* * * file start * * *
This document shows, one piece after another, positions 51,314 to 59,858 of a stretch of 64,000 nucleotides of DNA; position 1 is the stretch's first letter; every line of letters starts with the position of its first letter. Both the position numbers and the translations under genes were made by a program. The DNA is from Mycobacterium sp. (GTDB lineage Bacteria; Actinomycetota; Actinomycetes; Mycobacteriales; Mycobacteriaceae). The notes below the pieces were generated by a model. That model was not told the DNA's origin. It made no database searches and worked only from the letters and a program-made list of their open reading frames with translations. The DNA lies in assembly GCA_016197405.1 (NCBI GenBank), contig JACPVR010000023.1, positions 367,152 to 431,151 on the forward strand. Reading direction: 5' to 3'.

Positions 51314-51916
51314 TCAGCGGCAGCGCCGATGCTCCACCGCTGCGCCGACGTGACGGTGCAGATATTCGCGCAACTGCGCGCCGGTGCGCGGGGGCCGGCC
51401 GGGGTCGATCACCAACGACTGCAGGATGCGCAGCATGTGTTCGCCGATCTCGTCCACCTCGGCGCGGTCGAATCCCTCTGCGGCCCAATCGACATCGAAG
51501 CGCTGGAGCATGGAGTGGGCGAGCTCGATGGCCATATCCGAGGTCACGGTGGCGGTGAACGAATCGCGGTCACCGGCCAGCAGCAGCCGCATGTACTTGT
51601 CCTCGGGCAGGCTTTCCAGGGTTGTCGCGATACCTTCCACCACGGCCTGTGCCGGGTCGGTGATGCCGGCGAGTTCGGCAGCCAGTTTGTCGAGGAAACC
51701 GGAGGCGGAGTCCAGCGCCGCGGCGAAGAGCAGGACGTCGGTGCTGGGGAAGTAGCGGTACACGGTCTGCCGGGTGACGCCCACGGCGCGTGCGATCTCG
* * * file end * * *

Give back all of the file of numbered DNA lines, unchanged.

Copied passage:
This document shows, one piece after another, positions 51,314 to 59,858 of a stretch of 64,000 nucleotides of DNA; position 1 is the stretch's first letter; every line of letters starts with the position of its first letter. Both the position numbers and the translations under genes were made by a program. The DNA is from Mycobacterium sp. (GTDB lineage Bacteria; Actinomycetota; Actinomycetes; Mycobacteriales; Mycobacteriaceae). The notes below the pieces were generated by a model. That model was not told the DNA's origin. It made no database searches and worked only from the letters and a program-made list of their open reading frames with translations. The DNA lies in assembly GCA_016197405.1 (NCBI GenBank), contig JACPVR010000023.1, positions 367,152 to 431,151 on the forward strand. Reading direction: 5' to 3'.

Positions 51314-51916
51314 TCAGCGGCAGCGCCGATGCTCCACCGCTGCGCCGACGTGACGGTGCAGATATTCGCGCAACTGCGCGCCGGTGCGCGGGGGCCGGCC
51401 GGGGTCGATCACCAACGACTGCAGGATGCGCAGCATGTGTTCGCCGATCTCGTCCACCTCGGCGCGGTCGAATCCCTCTGCGGCCCAATCGACATCGAAG
51501 CGCTGGAGCATGGAGTGGGCGAGCTCGATGGCCATATCCGAGGTCACGGTGGCGGTGAACGAATCGCGGTCACCGGCCAGCAGCAGCCGCATGTACTTGT
51601 CCTCGGGCAGGCTTTCCAGGGTTGTCGCGATACCTTCCACCACGGCCTGTGCCGGGTCGGTGATGCCGGCGAGTTCGGCAGCCAGTTTGTCGAGGAAACC
51701 GGAGGCGGAGTCCAGCGCCGCGGCGAAGAGCAGGACGTCGGTGCTGGGGAAGTAGCGGTACACGGTCTGCCGGGTGACGCCCACGGCGCGTGCGATCTCG